Samin Nosrat has spent the past 20 years learning how to combine salt, fat, acid, and heat to make top notch meals. You don’t have to be a world class chef to know that salt and fat make any dish infinitely better, but she's taken it a few steps further with the Netflix docu-series, Salt Fat Acid Heat. Anyone who has an obsession with cooking shows is probably watching it, so who is Samin Nosrat?
Salt Fat Acid Heat is all about her travels around the world, learning about different cultures' foods, and incorporating all four elements into each recipe. Before the show was ever a thing, however, it was a book titled Salt, Fat, Acid, Heat: Mastering the Elements of Good Cooking that landed Nosrat on The New York Times Best Sellers list.
Instead of Netflix taking the idea behind the cooking book and running with it, Nosrat was brought on as host, cook, and traveler to take her simple fat, acid, heat, and salt formula around the world. But she wasn't always a cook and she didn't always have an interest in haute cuisine. According to her website, Nosrat didn't start cooking until she went to UC Berkeley to study English and visited the kitchen at Chez Panisse restaurant. It was a sudden detour that, according to Nosrat on her website, "happily determined the course of my life and career." She also said that her goal has been to use both cooking and the written word to raise "cultural, social and environmental awareness."
According to The California Sunday Magazine, she worked at Chez Panisse and gradually learned the ins and outs of cooking. This further inspired her to combine two things she’d come to love — writing and cooking — and make a career out of them.
Nosrat’s success as a chef and as a food columnist for the New York Times Magazine has gained her notoriety over the years and before she was given her own Netflix series, she appeared on Michael Pollan’s Cooked. In fact, he wrote in his book, Cooked: A Natural History of Transformation, that Nosrat was one of the chefs who taught him how to cook. Basically, long before she was inspiring viewers to embark on traveling excursions in the name of food and culture, she was already making an impact in the food world.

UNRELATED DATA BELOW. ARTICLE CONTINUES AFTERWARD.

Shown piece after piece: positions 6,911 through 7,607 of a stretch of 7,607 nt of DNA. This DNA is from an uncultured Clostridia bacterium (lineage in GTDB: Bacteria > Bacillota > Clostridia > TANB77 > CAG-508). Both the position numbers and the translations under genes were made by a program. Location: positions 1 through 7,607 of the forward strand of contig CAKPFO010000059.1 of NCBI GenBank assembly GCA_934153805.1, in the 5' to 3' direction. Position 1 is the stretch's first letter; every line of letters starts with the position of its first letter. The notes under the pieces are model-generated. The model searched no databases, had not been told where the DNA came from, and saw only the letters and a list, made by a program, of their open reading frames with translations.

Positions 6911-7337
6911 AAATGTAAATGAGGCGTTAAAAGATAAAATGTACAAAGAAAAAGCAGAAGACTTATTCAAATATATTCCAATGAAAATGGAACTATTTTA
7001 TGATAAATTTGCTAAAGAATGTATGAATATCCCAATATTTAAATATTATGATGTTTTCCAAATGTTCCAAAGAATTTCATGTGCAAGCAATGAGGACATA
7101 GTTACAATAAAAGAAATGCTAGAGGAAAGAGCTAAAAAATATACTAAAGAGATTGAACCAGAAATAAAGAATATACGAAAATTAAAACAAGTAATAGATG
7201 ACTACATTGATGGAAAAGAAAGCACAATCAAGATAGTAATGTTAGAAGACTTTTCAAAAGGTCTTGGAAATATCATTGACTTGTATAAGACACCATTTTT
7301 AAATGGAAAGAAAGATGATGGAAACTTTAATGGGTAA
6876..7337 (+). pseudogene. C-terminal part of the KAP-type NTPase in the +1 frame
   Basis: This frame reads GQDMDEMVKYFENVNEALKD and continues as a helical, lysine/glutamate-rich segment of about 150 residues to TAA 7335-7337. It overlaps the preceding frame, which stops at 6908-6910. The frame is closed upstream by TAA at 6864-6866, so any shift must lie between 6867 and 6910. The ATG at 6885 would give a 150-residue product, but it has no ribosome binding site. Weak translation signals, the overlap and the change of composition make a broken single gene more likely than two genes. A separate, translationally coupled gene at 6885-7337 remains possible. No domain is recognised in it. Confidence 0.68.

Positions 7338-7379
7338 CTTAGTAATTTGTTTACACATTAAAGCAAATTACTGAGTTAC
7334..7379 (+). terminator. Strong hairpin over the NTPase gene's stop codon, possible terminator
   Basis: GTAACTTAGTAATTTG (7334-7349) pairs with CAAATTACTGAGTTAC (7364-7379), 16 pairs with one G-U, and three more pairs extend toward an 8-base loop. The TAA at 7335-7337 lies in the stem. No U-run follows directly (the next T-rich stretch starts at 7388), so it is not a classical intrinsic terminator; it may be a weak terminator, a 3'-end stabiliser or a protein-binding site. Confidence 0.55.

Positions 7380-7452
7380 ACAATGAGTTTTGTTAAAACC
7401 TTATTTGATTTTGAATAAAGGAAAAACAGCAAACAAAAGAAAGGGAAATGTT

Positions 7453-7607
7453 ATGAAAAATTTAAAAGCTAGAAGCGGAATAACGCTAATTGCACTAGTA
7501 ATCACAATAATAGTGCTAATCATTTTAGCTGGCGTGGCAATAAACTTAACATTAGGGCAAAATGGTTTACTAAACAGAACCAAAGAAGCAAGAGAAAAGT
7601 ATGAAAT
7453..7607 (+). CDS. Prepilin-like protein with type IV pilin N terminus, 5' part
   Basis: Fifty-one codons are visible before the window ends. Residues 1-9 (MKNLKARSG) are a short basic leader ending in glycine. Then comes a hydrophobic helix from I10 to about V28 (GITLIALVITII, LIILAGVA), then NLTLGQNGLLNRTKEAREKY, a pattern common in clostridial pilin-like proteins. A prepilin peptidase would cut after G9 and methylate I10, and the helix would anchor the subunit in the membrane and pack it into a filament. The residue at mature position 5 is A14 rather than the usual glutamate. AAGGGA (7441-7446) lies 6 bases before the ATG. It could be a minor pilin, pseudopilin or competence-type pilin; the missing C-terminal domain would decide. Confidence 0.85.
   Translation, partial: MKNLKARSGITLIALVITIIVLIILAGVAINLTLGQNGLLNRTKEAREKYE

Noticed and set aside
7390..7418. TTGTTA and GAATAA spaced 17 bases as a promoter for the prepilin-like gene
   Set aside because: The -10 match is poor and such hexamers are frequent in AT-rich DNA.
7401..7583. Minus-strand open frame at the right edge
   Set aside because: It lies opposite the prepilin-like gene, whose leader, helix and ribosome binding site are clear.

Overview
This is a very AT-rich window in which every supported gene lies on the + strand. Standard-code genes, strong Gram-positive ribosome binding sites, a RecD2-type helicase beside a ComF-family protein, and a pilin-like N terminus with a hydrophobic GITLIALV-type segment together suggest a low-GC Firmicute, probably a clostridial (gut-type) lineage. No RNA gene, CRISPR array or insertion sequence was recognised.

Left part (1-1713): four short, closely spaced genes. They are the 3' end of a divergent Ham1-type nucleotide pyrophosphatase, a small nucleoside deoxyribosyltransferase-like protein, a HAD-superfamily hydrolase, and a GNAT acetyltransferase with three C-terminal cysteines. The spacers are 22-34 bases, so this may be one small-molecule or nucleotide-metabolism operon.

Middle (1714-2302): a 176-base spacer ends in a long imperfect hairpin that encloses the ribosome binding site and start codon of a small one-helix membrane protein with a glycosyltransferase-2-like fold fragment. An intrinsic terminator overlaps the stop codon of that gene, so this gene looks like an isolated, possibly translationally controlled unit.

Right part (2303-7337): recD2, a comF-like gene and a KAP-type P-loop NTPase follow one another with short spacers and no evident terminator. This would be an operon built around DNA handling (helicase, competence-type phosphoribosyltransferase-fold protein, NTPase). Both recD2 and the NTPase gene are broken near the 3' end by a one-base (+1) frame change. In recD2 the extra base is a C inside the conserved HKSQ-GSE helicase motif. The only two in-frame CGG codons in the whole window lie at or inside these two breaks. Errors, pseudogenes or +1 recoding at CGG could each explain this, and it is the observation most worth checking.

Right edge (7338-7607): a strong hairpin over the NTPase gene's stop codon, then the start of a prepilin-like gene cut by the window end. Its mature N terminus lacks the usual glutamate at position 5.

Just in case Salt Fat Acid Heat doesn’t make you hungry, Nosrat’s Instagram is full of perfectly arranged photos of everything she eats. They’re basically cover options for any future cookbook she might write. So unless you want to make a cake at 11 p.m. with 100 percent cocoa powder like I was tempted to do last night, I would eat before going on her social media. But her whole goal as a food writer and chef is to inspire others to want to cook and to understand how easy it can be for anyone to do.
"The biggest takeaway — what I would really like to happen for anyone who watches the show — is to feel like they can cook something, or anything," she told TheTakeout.com. "I would like you to get off your butt and go cook something, whether it’s chicken or making a vinaigrette for the first time, or you know, making a pot of beans. Because maybe you’re a pretty good home cook, but you always use canned beans."
Nosrat might have started out as a writer studying English, but she’s transformed her original career path into something unique and exciting that viewers now have the opportunity to watch on Netflix. That is, if you can handle being hungry for freshly rolled ravioli in the middle of the night.